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The national surge to ban books has hooks in North Dakota

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Ondřej Pros / Getty Images
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A new list by the free speech advocate group “PEN America” shows how requests for book bans spiked as 2023 ended.

According to the study, the top state to enact book bans last year was Florida. The state has between 5,001 and 6,000 titles that have been banned from libraries. Both Minnesota and South Dakota have 1 to 10 titles banned, while Montana has zero books banned.

North Dakota led the region with 11 to 100 bans on record.

“It's something where, like the library community in general, needs to kind of amp up our policies and make sure that we're proactive instead of being reactive like we were this last go-around because we just didn't expect it. And part of that does come down to, oh, it can't happen here. You know, “this only happens in the big areas. North Dakota's fine,” and then we found out that it's not the case.”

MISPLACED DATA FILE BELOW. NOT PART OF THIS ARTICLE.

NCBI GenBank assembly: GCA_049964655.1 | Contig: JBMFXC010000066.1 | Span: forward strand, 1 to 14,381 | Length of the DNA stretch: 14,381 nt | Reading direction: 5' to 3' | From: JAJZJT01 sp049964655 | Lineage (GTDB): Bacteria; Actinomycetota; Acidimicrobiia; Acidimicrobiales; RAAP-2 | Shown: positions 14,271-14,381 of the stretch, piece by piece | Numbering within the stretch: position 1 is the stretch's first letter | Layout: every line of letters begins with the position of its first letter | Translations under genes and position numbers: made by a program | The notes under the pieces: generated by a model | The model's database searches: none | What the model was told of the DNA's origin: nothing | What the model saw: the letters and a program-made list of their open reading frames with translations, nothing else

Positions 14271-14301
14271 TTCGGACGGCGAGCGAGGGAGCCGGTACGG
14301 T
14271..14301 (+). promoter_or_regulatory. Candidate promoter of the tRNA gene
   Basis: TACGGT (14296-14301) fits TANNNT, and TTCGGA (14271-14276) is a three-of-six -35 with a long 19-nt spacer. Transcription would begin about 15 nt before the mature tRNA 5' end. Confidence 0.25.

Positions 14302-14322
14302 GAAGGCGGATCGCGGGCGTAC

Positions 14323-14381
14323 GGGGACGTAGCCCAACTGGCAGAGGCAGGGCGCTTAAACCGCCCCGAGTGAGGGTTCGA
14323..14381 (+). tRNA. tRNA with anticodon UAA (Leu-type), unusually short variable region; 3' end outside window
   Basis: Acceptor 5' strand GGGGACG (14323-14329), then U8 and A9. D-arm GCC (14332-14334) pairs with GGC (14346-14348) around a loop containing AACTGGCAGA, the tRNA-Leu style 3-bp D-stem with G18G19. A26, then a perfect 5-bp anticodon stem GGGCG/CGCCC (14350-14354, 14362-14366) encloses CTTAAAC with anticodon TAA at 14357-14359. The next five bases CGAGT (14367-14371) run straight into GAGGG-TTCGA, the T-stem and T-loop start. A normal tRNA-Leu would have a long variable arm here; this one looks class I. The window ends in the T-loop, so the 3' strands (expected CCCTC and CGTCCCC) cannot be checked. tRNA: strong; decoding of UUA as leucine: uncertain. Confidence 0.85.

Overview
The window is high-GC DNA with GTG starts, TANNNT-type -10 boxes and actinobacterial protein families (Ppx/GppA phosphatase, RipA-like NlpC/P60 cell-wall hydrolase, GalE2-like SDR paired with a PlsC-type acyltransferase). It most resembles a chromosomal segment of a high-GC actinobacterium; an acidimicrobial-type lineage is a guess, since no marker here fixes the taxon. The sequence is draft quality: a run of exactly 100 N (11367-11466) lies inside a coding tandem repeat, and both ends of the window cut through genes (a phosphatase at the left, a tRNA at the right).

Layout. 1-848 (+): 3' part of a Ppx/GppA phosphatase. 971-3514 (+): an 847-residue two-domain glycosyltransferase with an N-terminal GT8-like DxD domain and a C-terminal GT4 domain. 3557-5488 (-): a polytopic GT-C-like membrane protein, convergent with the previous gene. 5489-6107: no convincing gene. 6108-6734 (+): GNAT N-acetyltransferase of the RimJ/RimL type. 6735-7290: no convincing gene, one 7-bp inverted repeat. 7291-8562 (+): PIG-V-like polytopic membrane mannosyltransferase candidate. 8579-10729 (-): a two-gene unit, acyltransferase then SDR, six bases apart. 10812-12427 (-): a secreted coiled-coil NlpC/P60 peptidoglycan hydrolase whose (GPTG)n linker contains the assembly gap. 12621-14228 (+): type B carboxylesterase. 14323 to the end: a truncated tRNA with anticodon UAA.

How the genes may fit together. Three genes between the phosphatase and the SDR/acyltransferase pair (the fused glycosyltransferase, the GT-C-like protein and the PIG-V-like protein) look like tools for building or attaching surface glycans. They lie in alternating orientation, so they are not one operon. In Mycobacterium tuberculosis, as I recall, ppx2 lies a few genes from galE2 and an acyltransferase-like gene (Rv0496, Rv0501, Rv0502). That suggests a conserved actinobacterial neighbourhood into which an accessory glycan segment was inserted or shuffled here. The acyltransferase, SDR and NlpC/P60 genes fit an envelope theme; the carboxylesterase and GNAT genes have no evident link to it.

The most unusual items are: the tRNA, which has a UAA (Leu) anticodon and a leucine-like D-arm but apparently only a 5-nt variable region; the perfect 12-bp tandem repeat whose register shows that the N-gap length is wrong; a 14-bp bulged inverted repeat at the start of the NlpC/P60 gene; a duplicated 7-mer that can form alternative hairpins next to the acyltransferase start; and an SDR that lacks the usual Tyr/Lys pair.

Tammy Kruger is acting president of the North Dakota Library Association. She says at the base level, she can understand where concerns come from when it comes to challenging a book on the library shelves.

“The idea behind it is to "protect minors". You cannot see my air quotes, but they're up. And so people, I don't think, necessarily have bad intentions when they challenge books. I think it's more of a concern of, okay, is this appropriate for my minor child?”

Kruger says there's also a strong counterpoint that can be made.

“The world I grew up in, as someone who's in her mid-30s, is different from the world my 14-year-old niece is growing up in. And I think that we need to be really considerate of that. Books are being made, especially for young adults and teens, are being made that reflect kind of their experiences a lot more. And some of that, some of those topics are, they're rougher topics.”

Kruger says as guardians, we're able to limit what our children can read, watch on TV, or even regulate if a child will be on social media.

“The big issue with the bans is that they are taking that right from the home into the entire community.”

Kruger says the last legislative session proved to be a learning point for librarians.

She says they're now advising those within the industry to strengthen their book review policies and build support among the community.

“I was talking to the district librarian at Williston Schools, and I know this last session, public libraries got hit harder than school libraries did. School libraries are going to have it coming, I can tell you that. I'm hoping we're going to get ready for them. But she mentioned that they had 20-some books that were challenged in the fall of 2022. So this is even before legislation hit. And the reason why they're able to keep so many is because her administration stuck to the policies, were very, very supportive of the right to read, which is really what it comes down to.”